How to combat 'nuisance behaviour' at work.

Since the shocking story about a well-known Hollywood producer’s brutal behaviour towards an ever-growing number of women in his industry broke several weeks ago, the media has been rife with reports, analysis and further evidence of widespread harassment and abuse in the workplace across many industries. For example, the BBC reported that out of over 1000 people interviewed very recently, 80% of women and 20% of men stated that they had experienced some sort of sexually targeted inappropriate behaviour at work.

Although this may not be a complete surprise to many of us, there is no doubt that sexual harassment – far from being a blast from a less enlightened age -is not only alive and well in 2017, but absolutely rife across many if not all sectors of the workplace. This not only begs the question of how individuals are responding to this behaviour but also raises real concerns about the potentially dire consequences for their careers... not to mention the impact on both their mental and physical wellbeing.

While this article is not about trying to help people overcome the significant implications of serious abuse, my aim is to highlight a wide range of ‘nuisance behaviour’ at work and offer some strategies for how to deal with this.

There is sadly, no doubt that the majority of people have experienced some form of challenging behaviour in their place of work which has had an impact on their well-being, regardless of whether or not it would be classed as sexual harassment. Most of us spend a significant portion of our waking hours at work, and in return for the hard graft have the right to expect that we will be valued, respected and furthermore feel safe in our working environment.

So if you feel that in any way this is being compromised, here are some practical tips to help deal with nuisance or challenging behaviour that may be starting to impact on your ability to enjoy and feel totally secure in your place of work.

1. Project an ‘aura of confidence'. The more you can give off a confident aura, the more this tends to impact on the way others treat you….ideally as someone not to be messed with! This doesn’t necessarily come naturally to a lot of people, but the more work you can do on building your own sense of self-belief … the more confident and strong your inner-self is … the more likely you are to be able to handle the  majority of unexpected situations: to stand your ground and clearly communicate your perspective. And if you are going through a period of self-doubt, work at changing your inner voice to “whatever happens I’ll handle it!”  This highly effective self-talk was regularly quoted by the late confidence guru Susan Jeffers, and really does work for all sorts of situations!

2. It is your choice how to respond. Whatever the behaviour is that is being directed at you, the realisation that the ball is in your court when choosing how to respond can be very empowering (and a very important lesson I myself learned at the age of 27, which helped me to survive 20 years teaching in challenging secondary schools!)  Gauge the situation and as much as possible choose how to respond – this can range from a calm but assertive “I would prefer it if…” to choosing to say nothing at all. Judge the response that you think is right (and not driven by your fear of the situation) – as long as it puts YOU in greater control.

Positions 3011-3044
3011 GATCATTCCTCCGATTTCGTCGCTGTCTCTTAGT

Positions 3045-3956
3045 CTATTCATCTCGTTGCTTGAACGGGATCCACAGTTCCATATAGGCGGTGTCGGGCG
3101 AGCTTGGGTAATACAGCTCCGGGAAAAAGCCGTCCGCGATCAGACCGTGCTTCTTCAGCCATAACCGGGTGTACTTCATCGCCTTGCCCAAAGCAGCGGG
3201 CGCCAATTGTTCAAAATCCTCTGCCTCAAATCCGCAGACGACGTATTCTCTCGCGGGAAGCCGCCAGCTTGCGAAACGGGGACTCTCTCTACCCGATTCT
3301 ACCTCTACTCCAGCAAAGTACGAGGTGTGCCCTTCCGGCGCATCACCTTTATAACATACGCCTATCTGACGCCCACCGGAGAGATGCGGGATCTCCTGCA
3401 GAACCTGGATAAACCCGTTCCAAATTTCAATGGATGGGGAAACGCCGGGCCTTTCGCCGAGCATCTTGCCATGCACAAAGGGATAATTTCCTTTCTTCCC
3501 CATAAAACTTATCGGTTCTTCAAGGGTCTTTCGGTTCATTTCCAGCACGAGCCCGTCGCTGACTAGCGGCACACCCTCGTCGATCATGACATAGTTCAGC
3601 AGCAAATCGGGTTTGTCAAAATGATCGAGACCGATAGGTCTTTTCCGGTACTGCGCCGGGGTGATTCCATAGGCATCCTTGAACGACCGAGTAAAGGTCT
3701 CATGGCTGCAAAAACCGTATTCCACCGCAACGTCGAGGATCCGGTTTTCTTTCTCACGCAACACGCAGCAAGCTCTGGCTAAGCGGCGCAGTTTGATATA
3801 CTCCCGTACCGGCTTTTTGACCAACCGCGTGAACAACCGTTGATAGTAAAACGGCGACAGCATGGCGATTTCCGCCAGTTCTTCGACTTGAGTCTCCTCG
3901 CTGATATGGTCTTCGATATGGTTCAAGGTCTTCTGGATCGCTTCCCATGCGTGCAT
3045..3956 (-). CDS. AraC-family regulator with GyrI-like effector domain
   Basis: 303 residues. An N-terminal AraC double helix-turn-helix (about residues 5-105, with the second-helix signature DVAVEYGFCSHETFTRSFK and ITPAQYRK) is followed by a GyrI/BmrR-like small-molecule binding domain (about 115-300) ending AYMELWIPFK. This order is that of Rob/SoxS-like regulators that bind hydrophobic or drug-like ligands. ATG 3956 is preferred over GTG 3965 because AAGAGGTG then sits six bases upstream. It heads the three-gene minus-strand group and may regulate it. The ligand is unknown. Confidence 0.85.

3. Try not to let matters escalate. So many scenarios of nuisance behaviour and harassment in the workplace end up enduring and escalating if they are left unchecked – either because the victim of this behaviour is hoping that by doing nothing it will eventually stop (and doesn’t want to cause a fuss) and/or is intimidated by the perpetrator and too scared to challenge their behaviour for fear of making matters worse or even losing their job. This is not a nice situation for anyone, but doesn’t take away the necessity of ‘biting the bullet’ and doing what you can to nip this behaviour in the bud as quickly as possible. This way you are making your feelings clear, you are creating an opportunity for this person to change their behaviour, and vastly increasing the chances of the behaviour stopping altogether. (Most ‘aggravators’ only persist with their behaviour because they think they can get away with it!)

4. Seek support.  Please do not under any circumstances experience this behaviour on your own. Talk to friends, supportive colleagues, and very importantly - where necessary - people of influence. The more you do this in the spirit of trying to find a solution and improve your day to day working existence, the more genuine support and advice you will get … and the less likely there will be a long-term negative impact. In any case, any unpleasant situation that is continuing to impact on the well being of an individual should always be reported, and not left alone where the situation can both worsen and allow the perpetrator to find other people to target.

5. And if all else fails? If you have tried all of the above and the situation is still an issue, be prepared to walk away in the knowledge that you have given it your best shot (and have undoubtedly gone through a great deal of unwanted stress in the process). If you have exhausted all avenues, have the courage to walk away with your head held high. Learn from this experience, share it with others and anticipate that better things will be round the corner….

Life Coach Directory is not responsible for the articles published by members. The views expressed are those of the member who wrote the article.

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